Virus isolates are not only useful for diagnosing infections, e.g., respiratory syncytial virus (RSV), but can also facilitate many aspects of practical viral studies such as analyses of antigenicity and the action mechanisms of antivirals, among others. We have been isolating RSV from clinical specimens from patients with respiratory symptoms every year since our first isolation of RSV in 1964, and isolation rates have varied considerably over the years. As collected clinical specimens are conventionally stored in a refrigerator from collection to inoculation into cells, we hypothesized that certain storage conditions or associated factors might account for these differences. Hence, we evaluated the thermal stability of a total of 64 viruses isolated from 1998 to 2018 upon storage at 4◦C and 20◦C for a defined duration. Interestingly, and contrary to our current understanding, 22 strains (34%) showed a greater loss of viability upon short-term storage at 4◦C than at 20◦C. Thirty-seven strains (57%) showed an almost equal loss, and only five strains (8%) were more stable at 4◦C than at 20◦C. This finding warrants reconsideration of the temperature for the temporary storage of clinical samples for RSV isolation.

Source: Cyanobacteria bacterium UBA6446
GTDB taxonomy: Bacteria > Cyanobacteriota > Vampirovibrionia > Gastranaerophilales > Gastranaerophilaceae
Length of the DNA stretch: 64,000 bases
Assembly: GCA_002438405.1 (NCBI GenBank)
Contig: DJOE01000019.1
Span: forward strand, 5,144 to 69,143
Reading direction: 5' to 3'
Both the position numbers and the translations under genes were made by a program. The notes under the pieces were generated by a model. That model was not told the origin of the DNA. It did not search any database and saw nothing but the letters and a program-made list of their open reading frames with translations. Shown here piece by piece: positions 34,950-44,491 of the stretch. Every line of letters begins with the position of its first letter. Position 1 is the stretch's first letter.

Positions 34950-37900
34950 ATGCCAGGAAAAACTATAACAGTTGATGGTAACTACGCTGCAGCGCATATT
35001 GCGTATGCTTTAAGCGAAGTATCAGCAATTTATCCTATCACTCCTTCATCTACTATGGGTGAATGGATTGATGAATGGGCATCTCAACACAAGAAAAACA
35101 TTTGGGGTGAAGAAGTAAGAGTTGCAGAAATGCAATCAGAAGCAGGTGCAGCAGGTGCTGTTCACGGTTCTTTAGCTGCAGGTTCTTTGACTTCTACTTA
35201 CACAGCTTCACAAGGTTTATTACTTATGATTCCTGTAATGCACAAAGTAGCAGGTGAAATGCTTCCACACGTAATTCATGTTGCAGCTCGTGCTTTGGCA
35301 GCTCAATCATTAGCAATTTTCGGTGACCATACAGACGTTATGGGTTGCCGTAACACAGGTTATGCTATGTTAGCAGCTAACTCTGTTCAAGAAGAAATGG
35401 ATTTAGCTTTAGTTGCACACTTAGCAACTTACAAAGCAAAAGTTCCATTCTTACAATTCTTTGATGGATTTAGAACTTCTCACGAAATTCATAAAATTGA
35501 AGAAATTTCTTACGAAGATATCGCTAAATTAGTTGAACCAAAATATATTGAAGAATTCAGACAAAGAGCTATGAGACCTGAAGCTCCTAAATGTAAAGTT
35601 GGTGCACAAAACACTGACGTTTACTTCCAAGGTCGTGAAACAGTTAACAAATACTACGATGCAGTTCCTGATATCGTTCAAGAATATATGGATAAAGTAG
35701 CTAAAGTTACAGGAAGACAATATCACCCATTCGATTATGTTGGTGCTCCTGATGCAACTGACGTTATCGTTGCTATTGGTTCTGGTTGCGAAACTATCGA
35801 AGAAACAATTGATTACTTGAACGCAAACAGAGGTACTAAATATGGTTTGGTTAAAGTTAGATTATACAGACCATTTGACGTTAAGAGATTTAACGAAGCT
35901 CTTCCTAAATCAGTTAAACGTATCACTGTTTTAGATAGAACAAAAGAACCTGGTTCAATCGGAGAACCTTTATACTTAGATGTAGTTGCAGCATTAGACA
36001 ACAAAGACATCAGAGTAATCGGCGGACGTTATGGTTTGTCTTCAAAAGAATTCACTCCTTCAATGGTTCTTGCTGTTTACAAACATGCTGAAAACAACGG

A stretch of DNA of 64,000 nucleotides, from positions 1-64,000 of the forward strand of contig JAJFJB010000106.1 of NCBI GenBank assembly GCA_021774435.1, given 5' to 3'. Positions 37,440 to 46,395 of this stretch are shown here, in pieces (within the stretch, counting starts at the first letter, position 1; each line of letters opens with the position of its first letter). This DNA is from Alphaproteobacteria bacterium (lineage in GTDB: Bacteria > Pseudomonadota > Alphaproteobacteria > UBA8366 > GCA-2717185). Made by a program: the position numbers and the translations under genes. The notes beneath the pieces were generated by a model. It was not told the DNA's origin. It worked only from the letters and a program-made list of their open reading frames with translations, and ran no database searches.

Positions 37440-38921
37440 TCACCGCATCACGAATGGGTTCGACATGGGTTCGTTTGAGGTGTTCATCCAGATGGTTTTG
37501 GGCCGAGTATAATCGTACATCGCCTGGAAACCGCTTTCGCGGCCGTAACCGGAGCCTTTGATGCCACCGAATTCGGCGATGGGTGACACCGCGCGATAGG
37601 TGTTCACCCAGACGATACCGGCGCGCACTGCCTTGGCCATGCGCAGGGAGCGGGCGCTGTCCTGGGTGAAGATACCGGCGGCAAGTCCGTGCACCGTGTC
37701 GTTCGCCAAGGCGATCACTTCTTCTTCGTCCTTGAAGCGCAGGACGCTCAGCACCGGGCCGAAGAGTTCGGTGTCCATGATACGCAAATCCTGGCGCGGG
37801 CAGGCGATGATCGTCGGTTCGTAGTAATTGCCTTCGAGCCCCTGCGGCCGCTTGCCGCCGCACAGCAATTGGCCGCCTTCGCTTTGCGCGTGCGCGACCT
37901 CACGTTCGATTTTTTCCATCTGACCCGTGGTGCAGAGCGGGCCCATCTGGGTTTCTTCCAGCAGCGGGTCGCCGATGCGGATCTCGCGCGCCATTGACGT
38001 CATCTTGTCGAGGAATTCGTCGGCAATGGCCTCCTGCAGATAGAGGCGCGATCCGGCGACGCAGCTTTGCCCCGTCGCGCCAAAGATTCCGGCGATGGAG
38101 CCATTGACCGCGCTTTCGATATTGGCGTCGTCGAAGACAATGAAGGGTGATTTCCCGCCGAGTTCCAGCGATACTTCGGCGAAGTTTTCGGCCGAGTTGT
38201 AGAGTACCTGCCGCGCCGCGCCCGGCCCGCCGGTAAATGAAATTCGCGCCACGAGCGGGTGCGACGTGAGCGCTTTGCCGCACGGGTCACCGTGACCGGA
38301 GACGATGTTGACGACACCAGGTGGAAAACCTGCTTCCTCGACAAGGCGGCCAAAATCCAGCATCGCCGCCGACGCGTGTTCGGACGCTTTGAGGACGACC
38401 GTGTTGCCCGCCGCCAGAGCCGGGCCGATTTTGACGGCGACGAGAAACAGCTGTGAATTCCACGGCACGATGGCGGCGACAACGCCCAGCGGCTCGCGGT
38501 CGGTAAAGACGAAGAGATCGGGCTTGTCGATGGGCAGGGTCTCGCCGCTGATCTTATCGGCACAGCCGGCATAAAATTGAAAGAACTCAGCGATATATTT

|出版ステータス||Published - 2022 4月|
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